The Dallas Zoo trucks in manure from herbivores twice a week to Silver Creek Materials in Fort Worth, where it is converted into a compost called Zoo Poo, for sale in retail stores, the Dallas Zoo gift shop and bulk. Photo by Taylor McKay for Silver Creek Materials.

Feb. 11, 2022

The Dallas Zoo has partnered with Fort Worth recycler, Silver Creek Materials, to convert tons of manure annually from the Zoo’s elephants, giraffes, hippos and other herbivores into compost, the Zoo and Silver Creek announced this week.

Zoo Poo will be available at the Dallas Zoo’s gift shop, local specialty stores and Silver Creek Materials in West Fort Worth. 

The animal manure, with its mixture of hay and bedding material, creates compost for potted plants, growing gardens, landscape areas, and anywhere soil can benefit from additional nutrients.

A portion of Zoo Poo sales will benefit international wildlife conservation organizations supported by the Dallas Zoo.

Dallas Zoo PooConverted compost at Silver Creek Materials. The company projects it will take 100 percent of herbivore manure from the Dallas Zoo beginning this year.​ Photo by Taylor McKay for Silver Creek Materials.

The Dallas Zoo has a goal of diverting 90 percent of its waste from landfills by 2030 as part of its commitment to sustainability. Animal manure is, by far, the heaviest part of waste generation at the Dallas Zoo. Silver Creek Materials projects it will take 100 percent of herbivore manure from the Dallas Zoo beginning this year.

“Each year, our herbivorous animals like elephants, giraffes, and okapi produce more than two million pounds of manure,” said Gregg Hudson, Dallas Zoo’s president and chief executive officer. “The Dallas Zoo is committed to conservation and sustainability as we work to create a better world for animals, and we are thrilled to partner with Silver Creek Materials to make an even bigger impact.”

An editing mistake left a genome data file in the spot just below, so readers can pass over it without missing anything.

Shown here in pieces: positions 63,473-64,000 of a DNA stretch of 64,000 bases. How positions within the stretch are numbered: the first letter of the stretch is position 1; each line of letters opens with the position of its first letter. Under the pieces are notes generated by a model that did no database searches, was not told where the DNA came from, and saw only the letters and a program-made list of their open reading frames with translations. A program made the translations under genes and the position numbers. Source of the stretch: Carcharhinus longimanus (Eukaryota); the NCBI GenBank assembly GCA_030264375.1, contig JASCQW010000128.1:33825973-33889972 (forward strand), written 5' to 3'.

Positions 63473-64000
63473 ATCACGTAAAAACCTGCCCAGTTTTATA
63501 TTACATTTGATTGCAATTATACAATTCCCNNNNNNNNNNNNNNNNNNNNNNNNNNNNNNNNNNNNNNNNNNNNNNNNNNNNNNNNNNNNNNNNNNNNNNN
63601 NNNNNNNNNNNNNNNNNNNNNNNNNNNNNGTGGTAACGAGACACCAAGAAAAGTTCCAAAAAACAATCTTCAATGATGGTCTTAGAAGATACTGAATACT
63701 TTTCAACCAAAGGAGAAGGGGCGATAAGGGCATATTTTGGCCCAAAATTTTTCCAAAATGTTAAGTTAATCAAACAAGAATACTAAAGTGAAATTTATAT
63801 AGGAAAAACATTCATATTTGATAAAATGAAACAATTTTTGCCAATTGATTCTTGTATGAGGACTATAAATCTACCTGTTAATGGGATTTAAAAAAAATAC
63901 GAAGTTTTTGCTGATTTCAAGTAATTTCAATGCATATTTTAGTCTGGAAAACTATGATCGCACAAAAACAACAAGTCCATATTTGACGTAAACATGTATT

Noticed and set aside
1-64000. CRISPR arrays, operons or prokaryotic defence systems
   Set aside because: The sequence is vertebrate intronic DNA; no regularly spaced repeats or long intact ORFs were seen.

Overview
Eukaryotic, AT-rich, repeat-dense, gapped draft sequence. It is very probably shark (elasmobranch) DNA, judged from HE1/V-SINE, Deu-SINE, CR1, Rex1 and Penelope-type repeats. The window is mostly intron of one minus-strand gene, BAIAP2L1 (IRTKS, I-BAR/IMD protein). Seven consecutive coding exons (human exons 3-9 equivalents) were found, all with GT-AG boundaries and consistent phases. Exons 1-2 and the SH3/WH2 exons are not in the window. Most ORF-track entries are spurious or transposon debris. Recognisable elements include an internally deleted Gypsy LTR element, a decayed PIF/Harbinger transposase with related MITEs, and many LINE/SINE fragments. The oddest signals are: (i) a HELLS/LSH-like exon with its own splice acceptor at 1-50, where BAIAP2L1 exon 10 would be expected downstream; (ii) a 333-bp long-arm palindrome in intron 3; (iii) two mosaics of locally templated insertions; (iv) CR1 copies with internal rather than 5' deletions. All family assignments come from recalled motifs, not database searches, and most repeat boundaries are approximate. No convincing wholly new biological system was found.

Silver Creek is a major mining, recycling, composting, and organic materials operation that employs about 130 people at the Fort Worth operation. 

According to Scott Nishimura, a spokesperson for Silver Creek Materials, in addition to its partnership with the Dallas Zoo, the company charges entities to dump their organic material, ranging from the manure to tree limbs, wooden pallets, and even out-of-date beer, liquor, sports drinks and hand sanitizer. (It’s waiving fees for the Zoo.) Silver Creek composts the material and sells the finished product. Workers dump the beer and liquor on the compost piles and mixes it in. Zoo Poo, however, is pristine, containing only the Zoo manure and added water, according to Nishimura.

Silver Creek recycles the aluminum and plastics and glass from its beverage business and has managed to find consistent markets, despite tightening in the recycling industry, he said.

Silver Creek Materials manure compostingThe Zoo Poo composting site at Silver Creek Materials​ in West Fort Worth. Photo byTaylor McKay for Silver Creek Materials

In addition to recycling, the company mines its 600-acre property in far west Fort Worth for materials such as sand. The City of Fort Worth, in dredging Lake Worth several years ago, dumped the sediment it removed from the lake on the Silver Creek property.

The property also contains a saltwater injection well and Silver Creek sells fresh water, Nishimura said in an email. 

“Silver Creek Materials has been committed to recycling for nearly 40 years, and this partnership with the Dallas Zoo deepens that promise to our environment,” Robert Dow, who founded Silver Creek in 1983 and still owns the company today.

According to the Fort Worth Report, the Fort Worth Zoo works with Republic Services to haul animal waste from the zoo to be recycled at Living Earth, an eco-friendly company based in Dallas.

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